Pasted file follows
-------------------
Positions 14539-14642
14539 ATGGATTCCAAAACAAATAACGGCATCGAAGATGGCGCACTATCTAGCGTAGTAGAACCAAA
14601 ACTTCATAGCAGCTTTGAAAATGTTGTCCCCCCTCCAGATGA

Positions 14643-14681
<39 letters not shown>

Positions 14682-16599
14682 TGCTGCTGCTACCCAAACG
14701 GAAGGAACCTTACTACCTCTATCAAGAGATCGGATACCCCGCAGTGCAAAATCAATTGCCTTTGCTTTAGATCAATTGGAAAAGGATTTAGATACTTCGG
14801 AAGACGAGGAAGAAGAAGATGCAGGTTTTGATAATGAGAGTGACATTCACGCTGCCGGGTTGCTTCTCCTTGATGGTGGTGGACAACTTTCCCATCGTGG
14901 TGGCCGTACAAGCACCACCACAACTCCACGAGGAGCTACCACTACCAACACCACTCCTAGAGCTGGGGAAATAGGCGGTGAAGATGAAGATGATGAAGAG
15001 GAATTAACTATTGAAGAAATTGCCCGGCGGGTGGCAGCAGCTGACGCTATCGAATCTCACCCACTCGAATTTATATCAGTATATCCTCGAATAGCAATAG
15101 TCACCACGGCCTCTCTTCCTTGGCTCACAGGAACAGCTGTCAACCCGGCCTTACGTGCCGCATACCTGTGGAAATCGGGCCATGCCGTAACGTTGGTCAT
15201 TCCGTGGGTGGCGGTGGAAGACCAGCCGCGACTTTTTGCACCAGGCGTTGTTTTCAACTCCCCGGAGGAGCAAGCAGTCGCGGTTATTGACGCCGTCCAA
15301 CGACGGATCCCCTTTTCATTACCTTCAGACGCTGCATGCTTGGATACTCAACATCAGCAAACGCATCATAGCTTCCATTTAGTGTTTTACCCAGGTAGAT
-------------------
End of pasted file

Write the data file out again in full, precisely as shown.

Positions 14539-14642
14539 ATGGATTCCAAAACAAATAACGGCATCGAAGATGGCGCACTATCTAGCGTAGTAGAACCAAA
14601 ACTTCATAGCAGCTTTGAAAATGTTGTCCCCCCTCCAGATGA

Positions 14643-14681
<39 letters not shown>

Positions 14682-16599
14682 TGCTGCTGCTACCCAAACG
14701 GAAGGAACCTTACTACCTCTATCAAGAGATCGGATACCCCGCAGTGCAAAATCAATTGCCTTTGCTTTAGATCAATTGGAAAAGGATTTAGATACTTCGG
14801 AAGACGAGGAAGAAGAAGATGCAGGTTTTGATAATGAGAGTGACATTCACGCTGCCGGGTTGCTTCTCCTTGATGGTGGTGGACAACTTTCCCATCGTGG
14901 TGGCCGTACAAGCACCACCACAACTCCACGAGGAGCTACCACTACCAACACCACTCCTAGAGCTGGGGAAATAGGCGGTGAAGATGAAGATGATGAAGAG
15001 GAATTAACTATTGAAGAAATTGCCCGGCGGGTGGCAGCAGCTGACGCTATCGAATCTCACCCACTCGAATTTATATCAGTATATCCTCGAATAGCAATAG
15101 TCACCACGGCCTCTCTTCCTTGGCTCACAGGAACAGCTGTCAACCCGGCCTTACGTGCCGCATACCTGTGGAAATCGGGCCATGCCGTAACGTTGGTCAT
15201 TCCGTGGGTGGCGGTGGAAGACCAGCCGCGACTTTTTGCACCAGGCGTTGTTTTCAACTCCCCGGAGGAGCAAGCAGTCGCGGTTATTGACGCCGTCCAA
15301 CGACGGATCCCCTTTTCATTACCTTCAGACGCTGCATGCTTGGATACTCAACATCAGCAAACGCATCATAGCTTCCATTTAGTGTTTTACCCAGGTAGAT